Bies was not “twice put in jeopardy,” wrote Ginsburg. Ohio took no action to seek further prosecution or punishment. The new efforts were entirely of the defendant’s doing — rather than serial prosecutions, we have “serial efforts by the defendant to vacate his capital sentence.”
Also, the issues to be litigated aren’t identical. The first time around, the issue was whether his mental capacity mitigated the criminal offense. This time around, the issue is whether he is mentally retarded for the purposes of Atkins, which has not yet been decided.
Also, the Sixth Circuit failed to understand that “issue preclusion” is not a claim that the loser gets to bring. It’s only a claim that winners get to bring, so they don’t have to keep litigating determinations that were necessary to the outcome of a prior proceeding. Here, the Ohio high court did recognize Bies’ mental capacity as a mitigating factor, but that observation was not essential to the death sentence he got — it was the opposite, something that “cut against” it. “Issue preclusion, in short,” wrote Ginsburg, “does not transform final judgment losers, in civil or criminal proceedings, into partially prevailing parties.”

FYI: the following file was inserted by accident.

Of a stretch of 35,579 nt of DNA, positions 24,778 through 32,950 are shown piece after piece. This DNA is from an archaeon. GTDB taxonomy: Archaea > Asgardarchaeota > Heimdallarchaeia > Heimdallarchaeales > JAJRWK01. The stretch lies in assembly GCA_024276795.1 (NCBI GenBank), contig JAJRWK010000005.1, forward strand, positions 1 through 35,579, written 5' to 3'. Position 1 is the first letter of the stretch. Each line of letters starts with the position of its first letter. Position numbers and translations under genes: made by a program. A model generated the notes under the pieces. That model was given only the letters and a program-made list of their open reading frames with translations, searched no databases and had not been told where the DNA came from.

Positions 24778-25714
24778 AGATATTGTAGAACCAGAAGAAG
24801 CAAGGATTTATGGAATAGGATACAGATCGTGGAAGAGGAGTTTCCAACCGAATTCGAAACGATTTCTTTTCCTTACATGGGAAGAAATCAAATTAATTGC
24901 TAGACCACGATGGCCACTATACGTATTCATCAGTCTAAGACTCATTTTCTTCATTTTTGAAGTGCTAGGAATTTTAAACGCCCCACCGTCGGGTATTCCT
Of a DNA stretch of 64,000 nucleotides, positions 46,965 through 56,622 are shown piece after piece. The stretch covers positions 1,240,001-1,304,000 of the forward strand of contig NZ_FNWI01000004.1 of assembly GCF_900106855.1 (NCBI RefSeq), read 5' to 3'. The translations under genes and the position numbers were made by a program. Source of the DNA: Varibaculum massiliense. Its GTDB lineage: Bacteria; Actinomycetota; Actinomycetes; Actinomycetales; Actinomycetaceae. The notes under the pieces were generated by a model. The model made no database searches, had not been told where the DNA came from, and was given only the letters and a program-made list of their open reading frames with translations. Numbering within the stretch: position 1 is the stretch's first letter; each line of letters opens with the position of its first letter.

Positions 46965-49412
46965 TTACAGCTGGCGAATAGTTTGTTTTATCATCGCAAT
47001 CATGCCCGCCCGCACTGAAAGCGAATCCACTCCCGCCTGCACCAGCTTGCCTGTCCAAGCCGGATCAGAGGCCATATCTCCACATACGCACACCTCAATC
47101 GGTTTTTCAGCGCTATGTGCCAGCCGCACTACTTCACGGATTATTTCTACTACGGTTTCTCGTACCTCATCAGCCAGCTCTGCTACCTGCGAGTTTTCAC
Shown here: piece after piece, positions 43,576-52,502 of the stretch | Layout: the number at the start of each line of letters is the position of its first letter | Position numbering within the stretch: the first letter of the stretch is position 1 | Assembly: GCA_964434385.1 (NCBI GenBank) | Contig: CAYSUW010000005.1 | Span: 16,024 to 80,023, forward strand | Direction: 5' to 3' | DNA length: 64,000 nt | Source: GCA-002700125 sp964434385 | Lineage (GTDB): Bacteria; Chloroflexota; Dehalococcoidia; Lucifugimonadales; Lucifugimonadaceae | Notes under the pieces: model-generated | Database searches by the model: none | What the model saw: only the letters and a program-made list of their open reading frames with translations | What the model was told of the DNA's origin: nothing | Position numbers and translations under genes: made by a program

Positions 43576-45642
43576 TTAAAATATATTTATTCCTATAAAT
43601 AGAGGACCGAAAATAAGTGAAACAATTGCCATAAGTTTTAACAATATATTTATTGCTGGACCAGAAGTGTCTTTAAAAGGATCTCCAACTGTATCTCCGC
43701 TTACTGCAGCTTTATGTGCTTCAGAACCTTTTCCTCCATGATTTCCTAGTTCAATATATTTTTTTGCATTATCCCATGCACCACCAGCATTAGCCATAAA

So the upshot is that “the federal courts’ intervention in this case derailed a state trial court proceeding designed to determine whether Bies has a successful Atkins claim.” And the state hearing is exactly what the Supreme Court intended to happen when it wrote Atkins.
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Interestingly, in the briefs and arguments, the defense made a point of showing that Ohio wasn’t making much of an argument on AEDPA grounds (the Antiterrorism and Effective Death Penalty Act of 1996). The Supreme Court dismissed the entire issue in a footnote:
This case, we note is governed by the [AEDPA]. Bies plainly fails to qualify for relief under that Act: The Ohio courts’ decisions were not “contrary to, or . . . an unreasonable application of, clearly established Federal law,” 28 U.S.C. § 2254(d)(1), and were not “based on an unreasonable determination of the facts in light of the evidence presented in the State court proceeding.” §2254(d)(2).